I would like to know what will happen with the lower part of Jesmond Dene Road. If the plan is that this will become a permanent cycle route then let’s ensure that the Jesmond Nurseries site development includes a cycle lane too. At the lower end of Jesmond Dene Road this cycle route could either curve up the (almost totally unused) Reid Park Road and up to the special cycle traffic lights near Acorn Road. Alternatively it could be possible to turn part of one of the back lanes (such as Manor House Road via Hartside Gardens) into a cycle route.

    Finally, I would like to express my concern that a recent FOI response from the council online shows they are unwilling to provide all the lobbying emails sent about road closures. This would be a clear violation of the FOI Act and raises real questions about who has the ear of the decision makers. The taxpayer underwrites the cost of the changes to the roads and deserves transparency.

  7. Could you clarify plans for the junction with Moorfield and Jesmond Dene Road? By moving the pedestrian crossing away from the junction I looks like you are leaving the junction without traffic lights. If that is the case we I’ll never be able to get either in or out this way

    1. Design 3 -The conventional circular roundabout would seem to me the best option both short term and long term.
      While welcoming the introduction of traffic lights at La Sagesse on Jesmond Dene Road I am concerned at the proposed introduction of a No right turn at the top of Osborne Road into Jesmond Dene Road. This would mean that to access streets on the Matthew Bank Estate from Osborne Road it would be necessary to turn right on to Ilford Road and then right again on to Moorfield to bring drivers back on to Jesmond Dene Road. With no traffic lights at that junction build-ups would undoubtedly occur as traffic tries to merge with that coming east along Jesmond Dene Road from the Blue House roundabout. Ann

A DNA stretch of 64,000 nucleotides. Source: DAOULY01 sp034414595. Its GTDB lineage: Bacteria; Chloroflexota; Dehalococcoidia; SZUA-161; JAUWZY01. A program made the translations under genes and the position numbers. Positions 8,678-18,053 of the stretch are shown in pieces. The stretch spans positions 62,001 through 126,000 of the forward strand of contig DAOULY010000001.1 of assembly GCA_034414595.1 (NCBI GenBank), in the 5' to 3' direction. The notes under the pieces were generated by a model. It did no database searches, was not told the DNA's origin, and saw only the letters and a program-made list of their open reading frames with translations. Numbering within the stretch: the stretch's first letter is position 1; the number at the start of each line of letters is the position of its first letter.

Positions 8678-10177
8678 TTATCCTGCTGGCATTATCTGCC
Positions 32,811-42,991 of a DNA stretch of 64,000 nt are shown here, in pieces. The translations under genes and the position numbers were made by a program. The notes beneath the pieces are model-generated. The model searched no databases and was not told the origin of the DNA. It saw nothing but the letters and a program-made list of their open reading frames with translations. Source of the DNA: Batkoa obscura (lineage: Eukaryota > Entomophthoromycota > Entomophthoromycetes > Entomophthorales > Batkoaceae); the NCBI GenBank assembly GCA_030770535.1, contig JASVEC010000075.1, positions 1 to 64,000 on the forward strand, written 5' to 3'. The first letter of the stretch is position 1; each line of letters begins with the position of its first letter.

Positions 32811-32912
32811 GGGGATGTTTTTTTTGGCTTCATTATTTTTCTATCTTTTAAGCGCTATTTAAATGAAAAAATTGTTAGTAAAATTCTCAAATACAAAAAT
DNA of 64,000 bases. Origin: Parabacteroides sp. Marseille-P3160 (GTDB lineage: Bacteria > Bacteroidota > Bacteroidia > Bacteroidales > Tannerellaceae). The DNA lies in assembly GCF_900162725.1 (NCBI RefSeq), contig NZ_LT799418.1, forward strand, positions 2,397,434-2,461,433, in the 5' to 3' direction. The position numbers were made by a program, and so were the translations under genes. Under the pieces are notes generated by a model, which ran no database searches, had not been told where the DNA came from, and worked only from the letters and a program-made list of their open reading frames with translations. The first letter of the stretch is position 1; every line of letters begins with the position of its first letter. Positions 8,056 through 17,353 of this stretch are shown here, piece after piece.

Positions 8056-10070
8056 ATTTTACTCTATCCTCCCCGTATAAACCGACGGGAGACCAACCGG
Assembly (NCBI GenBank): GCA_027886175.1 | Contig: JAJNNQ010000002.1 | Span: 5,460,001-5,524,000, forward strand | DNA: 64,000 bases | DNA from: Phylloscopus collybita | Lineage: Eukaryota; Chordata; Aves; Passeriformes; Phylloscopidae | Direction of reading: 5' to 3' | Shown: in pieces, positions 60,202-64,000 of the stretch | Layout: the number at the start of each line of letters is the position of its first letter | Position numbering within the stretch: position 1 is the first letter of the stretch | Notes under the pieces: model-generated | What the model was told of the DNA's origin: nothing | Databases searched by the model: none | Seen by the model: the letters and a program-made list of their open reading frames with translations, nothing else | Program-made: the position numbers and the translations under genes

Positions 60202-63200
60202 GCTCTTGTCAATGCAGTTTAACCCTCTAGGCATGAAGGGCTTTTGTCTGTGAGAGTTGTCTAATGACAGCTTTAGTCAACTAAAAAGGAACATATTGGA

8. Design 3 -The conventional circular roundabout would seem to me the best option both short term and long term.
    While welcoming the introduction of traffic lights at Last Sagesse on Jesmond Dene Road I am concerned at the proposed introduction of a No right turn at the top of Osborne Road into Jesmond Dene Road. This would mean that to access streets on the Matthew Bank Estate from Osborne Road it would be necessary to turn right on to Ilford Road and then right again on to Moorfield to bring drivers back on to Jesmond Dene Road. With no traffic lights at that junction build-ups would undoubtedly occur as traffic tries to merge with that coming east along Jesmond Dene Road from the Blue House roundabout. Ann